Designing processes for the right person

processdesign

“It is not the employer who pays wages. Employers only handle the money. It is the customer who pays the wages.” – Henry Ford

 

If you’ve worked on a project with me you know that one of my favorite questions to ask is “who benefits from the process, us or the patient”.  Far too long we’ve created processes in health care because they make life easier for us.  We should be developing processes that make life easier for the patient and we need to look at every process we have from the perspective of the patient.

A couple of years ago when we renovated the Outpatient Treatment Center we had an opportunity to include space for an admitting booth.  It never made sense to me that patients who were accessing services on the second floor had to go through the admitting entrance just to complete the admitting process.  The main entrance to the facility is closer to the elevators.  Most patients accessing services in the OTC are only here for that specific service so it would be easier on them to go straight to OTC and perform the admitting process there.  The change was implemented at the time of renovation and the feedback from patients has been overwhelmingly positive.

We made a similar change a couple of weeks ago for OB patients being sent to the Birthing Center from the clinic for testing.  Prior to the change those patients had to walk past the elevators to go to admitting then walk back down the hall to get on the elevator to go to the third floor.  Now we bring the admitting process to the patient which allows the patient to go directly to the Birthing Center.  The process is patient friendly and easy for the patient.  The process change has created a little more work for us, but, that’s why we’re here to work and to serve the patient.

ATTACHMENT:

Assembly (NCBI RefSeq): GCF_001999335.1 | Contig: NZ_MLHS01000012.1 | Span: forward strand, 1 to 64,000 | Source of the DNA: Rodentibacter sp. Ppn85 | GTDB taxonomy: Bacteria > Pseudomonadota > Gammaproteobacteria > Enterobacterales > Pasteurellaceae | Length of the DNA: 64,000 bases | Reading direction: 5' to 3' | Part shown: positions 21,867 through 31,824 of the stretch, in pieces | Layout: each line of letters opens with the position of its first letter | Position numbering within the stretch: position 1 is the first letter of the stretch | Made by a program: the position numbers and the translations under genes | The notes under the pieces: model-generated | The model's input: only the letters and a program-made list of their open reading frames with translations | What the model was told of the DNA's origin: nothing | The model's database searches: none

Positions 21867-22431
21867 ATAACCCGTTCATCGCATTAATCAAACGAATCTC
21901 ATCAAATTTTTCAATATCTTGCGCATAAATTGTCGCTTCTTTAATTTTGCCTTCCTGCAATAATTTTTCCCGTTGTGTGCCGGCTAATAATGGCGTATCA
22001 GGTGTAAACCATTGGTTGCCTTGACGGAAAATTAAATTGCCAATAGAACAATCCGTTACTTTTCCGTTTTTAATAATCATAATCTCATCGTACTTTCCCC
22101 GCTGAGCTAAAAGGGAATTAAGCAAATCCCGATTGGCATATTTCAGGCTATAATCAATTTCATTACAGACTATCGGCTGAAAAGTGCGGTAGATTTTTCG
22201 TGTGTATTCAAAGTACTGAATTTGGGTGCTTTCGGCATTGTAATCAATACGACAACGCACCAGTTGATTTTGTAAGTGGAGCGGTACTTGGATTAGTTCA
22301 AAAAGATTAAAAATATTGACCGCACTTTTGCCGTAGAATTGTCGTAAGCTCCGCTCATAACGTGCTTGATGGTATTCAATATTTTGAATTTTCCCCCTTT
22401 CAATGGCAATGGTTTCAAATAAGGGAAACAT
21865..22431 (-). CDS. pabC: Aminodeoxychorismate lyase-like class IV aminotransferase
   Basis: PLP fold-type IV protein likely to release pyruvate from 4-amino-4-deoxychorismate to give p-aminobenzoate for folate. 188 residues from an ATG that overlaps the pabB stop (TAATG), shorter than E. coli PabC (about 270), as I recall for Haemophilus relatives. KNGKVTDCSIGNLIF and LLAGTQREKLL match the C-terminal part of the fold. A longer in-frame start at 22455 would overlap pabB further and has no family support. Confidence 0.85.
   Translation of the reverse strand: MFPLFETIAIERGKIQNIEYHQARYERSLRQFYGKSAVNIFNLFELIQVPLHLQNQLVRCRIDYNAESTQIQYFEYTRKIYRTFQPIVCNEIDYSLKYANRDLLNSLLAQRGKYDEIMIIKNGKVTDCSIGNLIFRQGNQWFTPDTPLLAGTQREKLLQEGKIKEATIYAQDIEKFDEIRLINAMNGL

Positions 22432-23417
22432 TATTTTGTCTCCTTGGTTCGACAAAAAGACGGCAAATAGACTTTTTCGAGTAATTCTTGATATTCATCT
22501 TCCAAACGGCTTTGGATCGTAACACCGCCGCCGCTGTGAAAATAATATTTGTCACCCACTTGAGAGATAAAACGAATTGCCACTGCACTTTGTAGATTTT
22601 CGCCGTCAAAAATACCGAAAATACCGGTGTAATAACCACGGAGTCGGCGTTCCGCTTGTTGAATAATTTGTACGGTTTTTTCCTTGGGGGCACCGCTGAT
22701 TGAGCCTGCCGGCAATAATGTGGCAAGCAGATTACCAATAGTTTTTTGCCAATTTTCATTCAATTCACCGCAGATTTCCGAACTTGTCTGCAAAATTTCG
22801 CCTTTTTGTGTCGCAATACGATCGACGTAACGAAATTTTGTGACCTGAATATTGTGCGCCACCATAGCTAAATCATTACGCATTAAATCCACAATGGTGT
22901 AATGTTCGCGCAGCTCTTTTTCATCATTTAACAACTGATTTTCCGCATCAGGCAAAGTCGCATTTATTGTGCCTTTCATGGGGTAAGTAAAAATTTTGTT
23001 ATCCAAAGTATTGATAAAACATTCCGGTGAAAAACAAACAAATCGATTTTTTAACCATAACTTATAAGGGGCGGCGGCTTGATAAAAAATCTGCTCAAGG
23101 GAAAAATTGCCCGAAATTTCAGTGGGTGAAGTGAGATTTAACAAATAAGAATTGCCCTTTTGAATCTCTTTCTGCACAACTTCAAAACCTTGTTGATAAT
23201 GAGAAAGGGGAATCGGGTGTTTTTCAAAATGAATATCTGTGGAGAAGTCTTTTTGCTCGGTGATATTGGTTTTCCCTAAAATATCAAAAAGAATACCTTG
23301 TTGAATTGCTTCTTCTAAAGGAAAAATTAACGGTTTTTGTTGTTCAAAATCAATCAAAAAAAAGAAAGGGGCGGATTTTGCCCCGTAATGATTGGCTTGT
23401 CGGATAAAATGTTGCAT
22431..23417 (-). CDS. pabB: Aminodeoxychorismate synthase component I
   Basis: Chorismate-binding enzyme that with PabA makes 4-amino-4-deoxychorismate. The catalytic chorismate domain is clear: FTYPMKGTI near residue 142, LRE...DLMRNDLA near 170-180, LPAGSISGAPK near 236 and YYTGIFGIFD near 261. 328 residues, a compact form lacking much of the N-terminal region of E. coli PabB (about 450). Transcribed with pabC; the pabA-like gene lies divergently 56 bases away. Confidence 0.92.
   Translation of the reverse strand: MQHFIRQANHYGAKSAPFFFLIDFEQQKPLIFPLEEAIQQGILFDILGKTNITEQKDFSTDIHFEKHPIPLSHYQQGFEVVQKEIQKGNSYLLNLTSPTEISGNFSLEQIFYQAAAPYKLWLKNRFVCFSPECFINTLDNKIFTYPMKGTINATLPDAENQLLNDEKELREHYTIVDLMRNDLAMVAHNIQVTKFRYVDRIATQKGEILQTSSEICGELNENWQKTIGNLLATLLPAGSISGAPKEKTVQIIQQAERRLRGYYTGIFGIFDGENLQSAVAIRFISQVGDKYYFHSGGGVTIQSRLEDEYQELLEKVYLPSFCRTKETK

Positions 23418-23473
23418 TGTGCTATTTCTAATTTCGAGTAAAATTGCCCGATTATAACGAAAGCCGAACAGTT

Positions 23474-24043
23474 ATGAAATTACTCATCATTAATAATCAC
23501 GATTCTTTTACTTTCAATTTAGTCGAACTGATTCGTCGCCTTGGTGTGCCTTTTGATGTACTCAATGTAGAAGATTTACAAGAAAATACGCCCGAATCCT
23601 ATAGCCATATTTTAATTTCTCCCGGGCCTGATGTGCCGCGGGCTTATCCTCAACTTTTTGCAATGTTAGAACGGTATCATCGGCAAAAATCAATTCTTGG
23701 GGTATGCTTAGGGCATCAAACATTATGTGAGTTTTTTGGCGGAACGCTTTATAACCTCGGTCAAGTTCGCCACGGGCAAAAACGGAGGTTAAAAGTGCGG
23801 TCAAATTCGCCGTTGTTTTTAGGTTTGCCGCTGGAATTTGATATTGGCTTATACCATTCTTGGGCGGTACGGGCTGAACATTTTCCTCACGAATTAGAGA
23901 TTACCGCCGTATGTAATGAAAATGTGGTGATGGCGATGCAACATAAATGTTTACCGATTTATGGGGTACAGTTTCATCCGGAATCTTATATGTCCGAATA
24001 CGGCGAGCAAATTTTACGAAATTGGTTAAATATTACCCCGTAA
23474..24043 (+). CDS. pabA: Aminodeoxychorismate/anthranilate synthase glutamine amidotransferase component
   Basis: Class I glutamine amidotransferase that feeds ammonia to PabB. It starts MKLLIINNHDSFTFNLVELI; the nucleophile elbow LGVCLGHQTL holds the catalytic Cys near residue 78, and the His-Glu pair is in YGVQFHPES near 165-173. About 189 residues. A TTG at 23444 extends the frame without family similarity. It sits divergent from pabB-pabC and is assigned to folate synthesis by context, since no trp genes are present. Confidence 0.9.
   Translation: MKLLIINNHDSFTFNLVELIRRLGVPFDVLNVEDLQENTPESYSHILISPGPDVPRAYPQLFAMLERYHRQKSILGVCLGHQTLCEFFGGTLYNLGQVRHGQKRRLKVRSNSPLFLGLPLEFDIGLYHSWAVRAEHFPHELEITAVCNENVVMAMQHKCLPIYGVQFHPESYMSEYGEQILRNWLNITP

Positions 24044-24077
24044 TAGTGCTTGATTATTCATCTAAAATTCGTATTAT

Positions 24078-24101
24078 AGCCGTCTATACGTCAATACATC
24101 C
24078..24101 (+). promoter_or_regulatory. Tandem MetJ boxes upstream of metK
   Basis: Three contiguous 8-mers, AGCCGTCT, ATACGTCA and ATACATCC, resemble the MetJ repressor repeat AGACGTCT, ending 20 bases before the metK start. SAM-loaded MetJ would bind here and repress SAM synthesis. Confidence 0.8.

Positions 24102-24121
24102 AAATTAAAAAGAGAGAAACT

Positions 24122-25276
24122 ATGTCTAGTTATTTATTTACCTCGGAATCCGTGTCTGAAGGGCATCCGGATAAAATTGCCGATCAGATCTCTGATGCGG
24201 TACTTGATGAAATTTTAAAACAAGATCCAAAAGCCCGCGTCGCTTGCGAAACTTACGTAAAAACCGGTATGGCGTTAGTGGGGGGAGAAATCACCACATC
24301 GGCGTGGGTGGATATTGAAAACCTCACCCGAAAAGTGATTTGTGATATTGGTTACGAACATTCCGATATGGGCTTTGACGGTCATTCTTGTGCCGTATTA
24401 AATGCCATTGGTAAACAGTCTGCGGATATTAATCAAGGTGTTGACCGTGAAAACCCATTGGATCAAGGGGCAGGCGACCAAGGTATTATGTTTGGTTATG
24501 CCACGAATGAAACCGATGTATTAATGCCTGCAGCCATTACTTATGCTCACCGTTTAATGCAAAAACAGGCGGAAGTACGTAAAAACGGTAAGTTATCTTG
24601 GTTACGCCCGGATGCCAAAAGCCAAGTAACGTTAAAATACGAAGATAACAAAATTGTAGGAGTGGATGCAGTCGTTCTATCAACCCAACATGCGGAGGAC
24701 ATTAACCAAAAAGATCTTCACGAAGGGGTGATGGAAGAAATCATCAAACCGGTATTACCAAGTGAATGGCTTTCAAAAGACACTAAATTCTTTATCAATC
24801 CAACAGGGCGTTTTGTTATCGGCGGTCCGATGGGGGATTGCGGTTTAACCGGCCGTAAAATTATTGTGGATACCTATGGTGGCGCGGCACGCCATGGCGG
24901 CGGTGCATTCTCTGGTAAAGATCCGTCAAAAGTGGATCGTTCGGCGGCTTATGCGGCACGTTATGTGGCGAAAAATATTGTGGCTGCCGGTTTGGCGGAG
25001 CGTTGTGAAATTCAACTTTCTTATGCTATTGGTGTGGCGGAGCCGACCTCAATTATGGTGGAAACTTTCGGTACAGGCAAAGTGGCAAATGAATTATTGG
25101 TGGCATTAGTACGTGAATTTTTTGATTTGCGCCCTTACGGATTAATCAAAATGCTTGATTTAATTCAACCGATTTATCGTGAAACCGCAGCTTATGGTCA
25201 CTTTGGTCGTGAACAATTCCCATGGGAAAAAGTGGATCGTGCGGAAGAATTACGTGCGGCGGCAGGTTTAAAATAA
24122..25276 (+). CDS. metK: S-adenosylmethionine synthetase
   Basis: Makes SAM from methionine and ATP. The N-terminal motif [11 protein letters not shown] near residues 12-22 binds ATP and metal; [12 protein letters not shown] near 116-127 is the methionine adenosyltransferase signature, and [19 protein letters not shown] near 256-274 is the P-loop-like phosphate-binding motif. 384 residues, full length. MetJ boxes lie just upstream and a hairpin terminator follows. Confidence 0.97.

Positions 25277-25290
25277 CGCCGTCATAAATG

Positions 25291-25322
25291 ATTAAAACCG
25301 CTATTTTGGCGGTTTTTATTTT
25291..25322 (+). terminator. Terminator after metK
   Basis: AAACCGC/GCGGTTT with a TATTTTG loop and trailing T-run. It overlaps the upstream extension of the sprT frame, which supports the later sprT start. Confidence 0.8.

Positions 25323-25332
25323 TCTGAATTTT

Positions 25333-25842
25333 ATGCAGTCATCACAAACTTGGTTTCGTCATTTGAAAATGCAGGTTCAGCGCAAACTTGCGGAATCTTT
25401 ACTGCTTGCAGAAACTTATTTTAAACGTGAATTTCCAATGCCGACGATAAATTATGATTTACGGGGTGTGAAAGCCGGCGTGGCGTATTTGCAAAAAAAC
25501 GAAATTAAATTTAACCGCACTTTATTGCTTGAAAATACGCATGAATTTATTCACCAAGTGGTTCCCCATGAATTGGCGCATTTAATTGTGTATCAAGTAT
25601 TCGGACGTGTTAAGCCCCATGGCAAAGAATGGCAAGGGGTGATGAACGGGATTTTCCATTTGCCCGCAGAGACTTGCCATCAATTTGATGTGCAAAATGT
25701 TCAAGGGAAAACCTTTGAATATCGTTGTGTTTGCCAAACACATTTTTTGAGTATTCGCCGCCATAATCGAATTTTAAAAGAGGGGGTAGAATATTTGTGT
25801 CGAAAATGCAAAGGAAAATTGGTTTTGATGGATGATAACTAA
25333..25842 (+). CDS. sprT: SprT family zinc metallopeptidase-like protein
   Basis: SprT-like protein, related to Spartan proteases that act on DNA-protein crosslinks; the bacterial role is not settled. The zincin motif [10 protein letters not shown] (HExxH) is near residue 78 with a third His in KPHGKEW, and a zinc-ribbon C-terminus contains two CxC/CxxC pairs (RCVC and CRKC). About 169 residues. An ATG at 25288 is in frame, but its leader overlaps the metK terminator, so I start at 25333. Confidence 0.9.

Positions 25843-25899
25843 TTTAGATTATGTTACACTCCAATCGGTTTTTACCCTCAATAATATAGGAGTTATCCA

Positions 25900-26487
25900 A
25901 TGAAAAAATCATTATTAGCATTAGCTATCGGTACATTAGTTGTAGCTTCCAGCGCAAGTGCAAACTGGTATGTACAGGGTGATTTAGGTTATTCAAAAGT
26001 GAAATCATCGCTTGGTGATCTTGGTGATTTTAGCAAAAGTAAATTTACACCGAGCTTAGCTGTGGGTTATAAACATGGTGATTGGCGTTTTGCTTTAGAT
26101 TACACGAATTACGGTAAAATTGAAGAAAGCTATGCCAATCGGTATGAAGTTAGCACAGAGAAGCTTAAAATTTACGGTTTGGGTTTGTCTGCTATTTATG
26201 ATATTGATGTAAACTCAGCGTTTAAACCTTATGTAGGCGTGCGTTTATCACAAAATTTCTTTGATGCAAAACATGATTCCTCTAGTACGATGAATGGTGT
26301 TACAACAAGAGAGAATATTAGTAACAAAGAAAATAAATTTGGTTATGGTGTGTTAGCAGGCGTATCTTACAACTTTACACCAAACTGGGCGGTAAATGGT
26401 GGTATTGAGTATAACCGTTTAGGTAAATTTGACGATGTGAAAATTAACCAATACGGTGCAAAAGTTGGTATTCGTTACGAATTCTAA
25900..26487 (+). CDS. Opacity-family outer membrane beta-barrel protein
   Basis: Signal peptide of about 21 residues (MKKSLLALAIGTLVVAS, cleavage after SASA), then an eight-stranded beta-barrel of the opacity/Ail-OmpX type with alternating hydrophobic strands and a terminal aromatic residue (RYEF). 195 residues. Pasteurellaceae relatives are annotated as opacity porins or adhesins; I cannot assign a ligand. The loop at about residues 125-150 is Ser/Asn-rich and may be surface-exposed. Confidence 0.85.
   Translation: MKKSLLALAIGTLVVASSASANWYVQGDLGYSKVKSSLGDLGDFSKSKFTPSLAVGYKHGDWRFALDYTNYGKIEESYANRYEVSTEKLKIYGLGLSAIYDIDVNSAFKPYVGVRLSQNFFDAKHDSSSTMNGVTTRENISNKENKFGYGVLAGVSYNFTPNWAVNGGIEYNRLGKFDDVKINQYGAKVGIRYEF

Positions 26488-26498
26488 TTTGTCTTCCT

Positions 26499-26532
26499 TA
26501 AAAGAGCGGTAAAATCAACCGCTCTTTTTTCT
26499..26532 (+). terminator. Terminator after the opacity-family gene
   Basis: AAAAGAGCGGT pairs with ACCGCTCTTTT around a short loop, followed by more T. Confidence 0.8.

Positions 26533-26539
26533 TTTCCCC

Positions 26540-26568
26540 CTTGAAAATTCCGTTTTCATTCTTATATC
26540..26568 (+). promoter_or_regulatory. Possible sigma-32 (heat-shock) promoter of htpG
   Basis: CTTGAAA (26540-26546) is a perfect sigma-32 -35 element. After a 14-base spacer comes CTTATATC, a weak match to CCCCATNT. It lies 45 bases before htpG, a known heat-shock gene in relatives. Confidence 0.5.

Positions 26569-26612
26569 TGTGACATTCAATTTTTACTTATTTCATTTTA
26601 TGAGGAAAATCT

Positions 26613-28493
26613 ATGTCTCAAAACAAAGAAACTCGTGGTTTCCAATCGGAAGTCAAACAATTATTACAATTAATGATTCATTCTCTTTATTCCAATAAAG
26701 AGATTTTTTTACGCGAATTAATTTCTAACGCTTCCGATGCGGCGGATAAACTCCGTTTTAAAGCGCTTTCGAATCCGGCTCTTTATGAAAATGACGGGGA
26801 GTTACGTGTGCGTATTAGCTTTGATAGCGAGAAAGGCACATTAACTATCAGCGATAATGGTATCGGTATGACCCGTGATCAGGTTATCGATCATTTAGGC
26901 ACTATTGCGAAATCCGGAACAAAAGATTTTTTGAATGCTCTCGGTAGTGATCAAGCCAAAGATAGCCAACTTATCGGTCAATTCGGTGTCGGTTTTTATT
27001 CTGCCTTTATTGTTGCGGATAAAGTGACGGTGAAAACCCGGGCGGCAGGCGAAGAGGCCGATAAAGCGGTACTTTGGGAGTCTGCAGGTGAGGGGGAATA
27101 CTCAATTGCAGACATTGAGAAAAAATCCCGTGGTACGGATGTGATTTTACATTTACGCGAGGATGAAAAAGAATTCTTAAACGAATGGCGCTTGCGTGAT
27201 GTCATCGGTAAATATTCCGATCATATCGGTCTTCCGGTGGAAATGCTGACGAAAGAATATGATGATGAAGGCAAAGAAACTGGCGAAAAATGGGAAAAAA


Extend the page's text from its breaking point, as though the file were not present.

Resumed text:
Sometimes it’s hard for us to develop processes that make life easier for the patient because we don’t share their perspective and we don’t experience the same thing they do.  In the past we’ve been reluctant to ask patients for input when we create processes or develop new services.  We tend to think we know best because we are “health care experts” but in doing so we’ve done our patients a disservice because they are the real experts.

That’s about to change.  We are in the process of creating a Patient and Family Advisory Council.  The purpose of the council will be to give us input on processes and services so that we design them around the patient and not for the patient.  As we move forward with the creation of the council we will have to give up a little control.  We can’t ask for their input if we’re not going to use it.

We are in a unique position to take advantage of the benefits of a Patient and Family Advisory Council.  It’s not everyday that we do a 100,000 square foot expansion but we’re in the middle of one right now.  We can involve the council early in the process to help us understand how to open the new space with processes that are patient friendly as opposed to changing processes later on.

I’d challenge you to think about processes in your department.  Are the processes patient friendly or GVMH friendly.  If the processes are GVMH friendly, ask a patient how they could improve.

About Craig Thompson

I am a young professional with two great sons, and I work in the healthcare setting. I am employed in hospital administration and serve as Chief Operating Officer at Golden Valley Memorial Healthcare in Clinton, Missouri. These are challenging and exciting times in healthcare and my blog will focus on healthcare, raising boys or being raised by boys, and living in mid America.
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